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This week brings another update from Eleanor Baron’s Nourishing Words Blog out of Concord, New Hampshire, where a group is participating in NWEI’s  Hungry for Change: Food, Ethics and Sustainability discussion course. This post offers up reflections from Session Three: A Healthy Appetite. To follow Eleanor’s blog, click here.

Each week, we begin with an “opener,” offered by one person who shares a thought, a memory, an object—anything relating to our work in this course. It gets us thinking and talking. Beth, as an opener for Week 3, brought a bag full of packaged foods from her home cupboards, most of which were labeled “organic.” What we passed around surprised us all. One by one, we read the labels, revealing marketing claims, additives, chemicals and trans fats lurking in the fine print. The exercise left us all feeling a bit humbled, wondering what’s in the shadows of our cabinets and cupboards at home.

Our readings had primed us for talking about how our food choices impact our health and how packaging and marketing affects our decisions. Already an arguably conscious group regarding food choices, one by one we realized our weak points—what could stand closer scrutiny. We talked about our go-to comfort foods, the foods we eat without much thought at all and foods we’ve long ago given up. We talked about how we make food choices in the first place.

It’s easy, in this world of food awareness, to feel a bit smug in our choices. After all, we’re gardening organically, shopping at farmers markets, joining CSAs and striving to fill the cupboard with unpackaged, real, whole foods. With a few exceptions that we’re prepared to chock up as minor, we’re doing the right things.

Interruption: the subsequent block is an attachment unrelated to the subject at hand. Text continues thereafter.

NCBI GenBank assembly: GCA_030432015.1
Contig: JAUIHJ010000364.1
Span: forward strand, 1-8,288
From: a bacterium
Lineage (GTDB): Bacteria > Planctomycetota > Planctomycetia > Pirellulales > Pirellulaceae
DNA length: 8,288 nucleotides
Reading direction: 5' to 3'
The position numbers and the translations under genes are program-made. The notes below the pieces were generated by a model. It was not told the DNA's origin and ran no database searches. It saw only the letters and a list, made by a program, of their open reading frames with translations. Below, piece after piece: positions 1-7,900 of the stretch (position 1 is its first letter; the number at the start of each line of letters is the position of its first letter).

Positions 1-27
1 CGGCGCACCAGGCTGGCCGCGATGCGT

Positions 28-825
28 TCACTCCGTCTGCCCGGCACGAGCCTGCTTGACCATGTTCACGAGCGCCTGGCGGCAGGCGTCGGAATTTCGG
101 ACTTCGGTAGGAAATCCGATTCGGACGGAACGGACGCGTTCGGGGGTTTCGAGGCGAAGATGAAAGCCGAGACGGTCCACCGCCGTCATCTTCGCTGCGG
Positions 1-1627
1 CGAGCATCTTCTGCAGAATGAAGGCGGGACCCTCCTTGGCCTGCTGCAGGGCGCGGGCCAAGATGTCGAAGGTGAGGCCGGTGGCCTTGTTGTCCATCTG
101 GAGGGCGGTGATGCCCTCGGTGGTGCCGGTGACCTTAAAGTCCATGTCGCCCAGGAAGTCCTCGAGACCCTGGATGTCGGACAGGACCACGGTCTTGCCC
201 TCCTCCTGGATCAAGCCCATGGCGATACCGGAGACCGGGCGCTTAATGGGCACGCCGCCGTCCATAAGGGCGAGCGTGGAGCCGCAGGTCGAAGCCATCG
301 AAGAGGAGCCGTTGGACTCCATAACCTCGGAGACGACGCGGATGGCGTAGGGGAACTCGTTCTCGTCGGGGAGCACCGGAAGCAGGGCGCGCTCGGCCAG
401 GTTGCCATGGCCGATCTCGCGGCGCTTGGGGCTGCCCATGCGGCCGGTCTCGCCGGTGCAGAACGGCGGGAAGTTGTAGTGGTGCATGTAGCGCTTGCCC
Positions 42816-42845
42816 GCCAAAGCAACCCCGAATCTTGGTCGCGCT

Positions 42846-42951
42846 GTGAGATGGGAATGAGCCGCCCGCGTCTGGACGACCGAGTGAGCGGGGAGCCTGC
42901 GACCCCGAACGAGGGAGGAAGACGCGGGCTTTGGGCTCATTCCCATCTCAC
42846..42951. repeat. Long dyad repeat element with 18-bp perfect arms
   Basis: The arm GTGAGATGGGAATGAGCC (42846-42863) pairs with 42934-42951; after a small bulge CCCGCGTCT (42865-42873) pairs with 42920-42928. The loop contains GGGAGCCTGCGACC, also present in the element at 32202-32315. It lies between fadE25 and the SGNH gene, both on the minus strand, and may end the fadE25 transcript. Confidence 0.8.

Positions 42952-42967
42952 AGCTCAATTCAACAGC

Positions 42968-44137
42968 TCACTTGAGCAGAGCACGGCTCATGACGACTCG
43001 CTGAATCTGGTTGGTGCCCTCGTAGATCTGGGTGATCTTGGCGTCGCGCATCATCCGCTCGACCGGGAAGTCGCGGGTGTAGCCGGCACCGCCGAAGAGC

But why? … (*To read Eleanor’s full post, click here).

To pay attention, this is our endless and proper work. ~ Mary Oliver

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For those of you following NWEI’s blog, you may recall that local food is a buzzing topic in Oregon and Washington’s Columbia River Gorge region, where nine groups recently met to participate in NWEI’s Menu for the Future discussion course. This week we have an update from Gorge News:

Starting the week of Feb. 20, nine different groups of eight to 10 people met once a week for six weeks in towns across the gorge including Goldendale, The Dalles, Hood River, White Salmon-Bingen, Stevenson-Cascade Locks and Mosier.

On Sunday, April 29, at 5:30 p.m., the Mosier group (hosted) one big community potluck at the Mosier Grange with all 80 participants from each of the individual groups.

Using the Menu for the Future discussion course book (created by the Northwest Earth Institute), these groups of diverse citizens explored the confusing number of food choices and contradicting information around health, fair trade, industrial agriculture, organics, family farms, sustainable food systems, GMOs and other juicy topics related to the food system.

The Mosier group of around 10 volunteers facilitated and organized the Let’s Talk Food Discussion groups because of their enthusiasm for the Menu For the Future curriculum. After the Mosier Group participated in the discussion course last winter, they were inspired to take action. They started their own Farmers’ Market in downtown Mosier last summer and have now organized the food discussion groups this spring with hopes that other communities will also become active in their food system.

A number of local establishments helped by providing a place for the groups to meet including 10 Speed East in Mosier, JoLinda’s in Stevenson, Solstice Pizza in Bingen, Presbyterian Church in The Dalles, Grow Organic and Dog River Coffee in Hood River.

Scholarships for the course books were available from Gorge Grown Food Network, which made it possible for anyone to participate regardless of income.

For more information call Emily Reed of the Mosier group at 503-360-3532.

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